RACHEL MARTIN, HOST:
This is WEEKEND EDITION from NPR News. I'm Rachel Martin. OK. So it's the weekend, and you're hanging around listening to the radio, maybe scrolling through Facebook or Twitter. But there's a lot more than that online, of course, if you know where to look. And NPR's Kainaz Amaria does. Kainaz is our visuals editor. And we brought her back with us to talk about one of her team's latest projects. It's called A Photo I Love. And Erin Mystkowski of the Chicago Tribune is the first contributor. Kainaz says Erin has access to an incredible collection of images, old and new.
KAINAZ AMARIA, BYLINE: Erin does kind of what I do at NPR. She's a photo editor, but she also spends a lot of time in their archives. You know, this is, like, four stories buried under Chicago Tribune Tower. And they just published a book called "Gangsters And Grifters." It's a story about Chicago crime photos that were made nearly 100 years ago. And we asked her what's one of her favorite images in the book?
MARTIN: OK. I'm going to click on this button that says listen, and we'll hear Erin tell a little bit of the story.
ERIN MYSTKOWSKI: There were these two teenagers - University of Chicago educated young men.
AMARIA: And the first thing you're going to see is nothing. But you're going to hear Erin. And this image is going to slowly reveal. It's an old black-and-white picture of a crowd and two young men in suits looking at each other.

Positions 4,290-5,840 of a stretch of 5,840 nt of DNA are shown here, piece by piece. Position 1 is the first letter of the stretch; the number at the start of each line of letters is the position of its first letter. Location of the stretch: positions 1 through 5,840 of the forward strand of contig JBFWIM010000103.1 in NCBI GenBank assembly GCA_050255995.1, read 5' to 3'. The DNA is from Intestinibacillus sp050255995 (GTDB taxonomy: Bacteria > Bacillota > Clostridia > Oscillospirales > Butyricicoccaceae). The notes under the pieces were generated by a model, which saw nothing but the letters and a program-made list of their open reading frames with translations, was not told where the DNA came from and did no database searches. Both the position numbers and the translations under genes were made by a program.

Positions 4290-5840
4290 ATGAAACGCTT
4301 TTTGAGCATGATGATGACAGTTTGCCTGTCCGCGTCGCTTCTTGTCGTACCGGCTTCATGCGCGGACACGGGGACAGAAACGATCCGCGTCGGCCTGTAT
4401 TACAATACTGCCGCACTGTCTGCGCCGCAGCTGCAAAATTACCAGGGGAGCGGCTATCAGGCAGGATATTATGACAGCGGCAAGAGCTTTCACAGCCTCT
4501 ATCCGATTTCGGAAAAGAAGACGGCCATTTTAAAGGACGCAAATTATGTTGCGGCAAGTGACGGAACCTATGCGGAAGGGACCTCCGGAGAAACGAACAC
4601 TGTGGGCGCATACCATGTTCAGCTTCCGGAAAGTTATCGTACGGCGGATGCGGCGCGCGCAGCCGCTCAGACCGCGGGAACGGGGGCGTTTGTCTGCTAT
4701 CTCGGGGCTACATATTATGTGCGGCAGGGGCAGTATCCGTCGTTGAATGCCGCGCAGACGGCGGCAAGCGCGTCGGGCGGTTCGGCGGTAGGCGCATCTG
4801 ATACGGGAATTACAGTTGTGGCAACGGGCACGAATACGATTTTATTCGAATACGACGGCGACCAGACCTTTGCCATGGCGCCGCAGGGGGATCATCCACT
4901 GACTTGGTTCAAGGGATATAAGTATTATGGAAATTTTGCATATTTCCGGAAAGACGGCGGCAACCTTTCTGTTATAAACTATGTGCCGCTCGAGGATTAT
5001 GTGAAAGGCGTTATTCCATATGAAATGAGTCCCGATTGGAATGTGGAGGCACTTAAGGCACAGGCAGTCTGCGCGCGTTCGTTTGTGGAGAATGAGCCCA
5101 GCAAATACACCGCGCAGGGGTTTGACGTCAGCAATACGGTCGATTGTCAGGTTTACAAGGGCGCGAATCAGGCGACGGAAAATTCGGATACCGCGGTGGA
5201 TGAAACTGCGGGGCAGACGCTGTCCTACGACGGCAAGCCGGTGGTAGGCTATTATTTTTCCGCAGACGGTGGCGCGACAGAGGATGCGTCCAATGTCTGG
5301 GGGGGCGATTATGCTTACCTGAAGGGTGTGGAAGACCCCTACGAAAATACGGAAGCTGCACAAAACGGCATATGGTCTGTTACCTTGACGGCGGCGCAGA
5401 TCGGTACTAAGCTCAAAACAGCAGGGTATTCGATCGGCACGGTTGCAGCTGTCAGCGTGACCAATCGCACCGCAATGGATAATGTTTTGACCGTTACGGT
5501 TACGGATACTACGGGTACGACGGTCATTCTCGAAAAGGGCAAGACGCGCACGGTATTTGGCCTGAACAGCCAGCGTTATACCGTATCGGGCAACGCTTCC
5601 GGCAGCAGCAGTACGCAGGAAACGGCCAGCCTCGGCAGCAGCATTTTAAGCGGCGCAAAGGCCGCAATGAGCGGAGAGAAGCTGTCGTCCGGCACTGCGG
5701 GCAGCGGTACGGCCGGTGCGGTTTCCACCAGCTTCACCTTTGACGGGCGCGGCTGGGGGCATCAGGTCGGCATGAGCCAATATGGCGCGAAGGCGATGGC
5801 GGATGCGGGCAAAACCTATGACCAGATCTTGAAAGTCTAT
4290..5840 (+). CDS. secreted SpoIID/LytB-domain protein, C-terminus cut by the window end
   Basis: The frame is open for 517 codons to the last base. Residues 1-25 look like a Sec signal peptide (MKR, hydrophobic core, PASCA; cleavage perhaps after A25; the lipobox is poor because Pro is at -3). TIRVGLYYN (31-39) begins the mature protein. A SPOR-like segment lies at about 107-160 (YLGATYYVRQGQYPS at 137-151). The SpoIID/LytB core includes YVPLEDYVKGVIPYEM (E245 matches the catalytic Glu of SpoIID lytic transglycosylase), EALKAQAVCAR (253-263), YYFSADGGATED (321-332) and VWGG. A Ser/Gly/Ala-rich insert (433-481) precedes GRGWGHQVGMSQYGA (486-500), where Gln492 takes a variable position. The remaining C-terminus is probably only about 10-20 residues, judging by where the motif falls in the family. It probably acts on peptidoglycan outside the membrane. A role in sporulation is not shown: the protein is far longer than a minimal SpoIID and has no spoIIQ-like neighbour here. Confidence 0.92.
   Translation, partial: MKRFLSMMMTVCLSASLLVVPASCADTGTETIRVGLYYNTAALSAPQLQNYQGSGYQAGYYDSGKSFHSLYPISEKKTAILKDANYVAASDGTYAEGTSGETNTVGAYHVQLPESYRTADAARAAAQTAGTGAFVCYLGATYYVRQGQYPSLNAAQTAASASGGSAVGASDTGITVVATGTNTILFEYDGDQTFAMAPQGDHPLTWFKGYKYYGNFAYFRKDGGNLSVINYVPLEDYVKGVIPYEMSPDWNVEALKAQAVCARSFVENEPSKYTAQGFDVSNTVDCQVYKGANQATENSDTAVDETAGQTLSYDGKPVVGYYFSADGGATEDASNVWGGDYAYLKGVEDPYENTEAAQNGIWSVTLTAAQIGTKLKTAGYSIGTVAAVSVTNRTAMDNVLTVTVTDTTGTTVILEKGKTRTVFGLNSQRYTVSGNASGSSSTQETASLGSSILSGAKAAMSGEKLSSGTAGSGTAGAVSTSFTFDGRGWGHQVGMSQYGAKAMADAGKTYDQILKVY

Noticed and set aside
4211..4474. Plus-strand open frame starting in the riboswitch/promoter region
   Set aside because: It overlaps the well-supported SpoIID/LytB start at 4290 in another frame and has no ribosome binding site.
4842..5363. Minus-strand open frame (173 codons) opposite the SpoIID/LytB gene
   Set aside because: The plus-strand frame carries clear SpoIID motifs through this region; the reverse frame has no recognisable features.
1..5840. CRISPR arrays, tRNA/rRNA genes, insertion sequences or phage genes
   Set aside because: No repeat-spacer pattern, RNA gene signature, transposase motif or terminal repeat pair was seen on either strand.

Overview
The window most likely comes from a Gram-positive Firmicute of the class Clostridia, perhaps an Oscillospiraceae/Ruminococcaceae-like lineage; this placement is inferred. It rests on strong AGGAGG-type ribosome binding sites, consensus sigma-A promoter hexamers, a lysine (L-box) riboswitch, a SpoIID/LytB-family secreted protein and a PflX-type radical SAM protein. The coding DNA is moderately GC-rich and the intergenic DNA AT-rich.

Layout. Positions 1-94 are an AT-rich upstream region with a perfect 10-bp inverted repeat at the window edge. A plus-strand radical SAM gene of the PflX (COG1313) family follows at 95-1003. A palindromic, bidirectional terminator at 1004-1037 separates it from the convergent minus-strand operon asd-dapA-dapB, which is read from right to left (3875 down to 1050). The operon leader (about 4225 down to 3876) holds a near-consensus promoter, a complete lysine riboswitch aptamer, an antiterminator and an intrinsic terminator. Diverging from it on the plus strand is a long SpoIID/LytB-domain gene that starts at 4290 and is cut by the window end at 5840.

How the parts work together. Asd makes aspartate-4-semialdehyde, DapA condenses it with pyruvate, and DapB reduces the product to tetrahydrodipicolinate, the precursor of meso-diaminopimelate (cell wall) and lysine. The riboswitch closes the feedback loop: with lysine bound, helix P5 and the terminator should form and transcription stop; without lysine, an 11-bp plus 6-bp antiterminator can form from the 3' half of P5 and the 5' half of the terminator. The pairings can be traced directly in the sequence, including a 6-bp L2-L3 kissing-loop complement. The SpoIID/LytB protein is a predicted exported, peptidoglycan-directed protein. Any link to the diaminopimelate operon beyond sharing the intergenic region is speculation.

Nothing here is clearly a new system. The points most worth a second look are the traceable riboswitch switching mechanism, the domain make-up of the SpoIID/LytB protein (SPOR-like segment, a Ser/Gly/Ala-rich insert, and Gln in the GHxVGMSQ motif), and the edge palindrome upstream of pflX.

MYSTKOWSKI: And then if you look closely, the two guys are staring into each other's eyes with these facial expressions that I swear I never exactly have seen before. These two set out to commit the perfect murder.
AMARIA: Oh. I'm going to stop you right there. I don't want to spoil this experience for your audience or you right now. (Laughter).
MARTIN: OK. But, man, the story was just getting good.
AMARIA: Yeah, and the story is about Leopold and Loeb and a very high profile murder. And that's all I want to say right now because I want you to finish the experience later. But this stopped me in my tracks.
MARTIN: Can you say as a photographer what it is about this kind of image that tells such a powerful story?
AMARIA: Yeah, I mean it's one moment frozen in time. It's one look. It's one stare. And that's what photography does, right? And it allows you to linger in a space, in a time that if it wasn't captured it would be gone.
MARTIN: OK. So are we done here because I kind of want to get on with the rest of this story?
AMARIA: Yeah. You want me to go? Do you want me to go? Yeah, yeah, yeah, I'm out. I'm totally out.
MARTIN: Well, I want to find out what happens to these guys in the murder. But thank you so much, Kainaz - really appreciate it.
AMARIA: Thanks for your time, Rachel.
MARTIN: Kainaz Amaria is the editor for the NPR Visuals Team. And you can find A Photo I Love at npr.org/photoilove.
NPR transcripts are created on a rush deadline by Verb8tm, Inc., an NPR contractor, and produced using a proprietary transcription process developed with NPR. This text may not be in its final form and may be updated or revised in the future. Accuracy and availability may vary. The authoritative record of NPR’s programming is the audio record.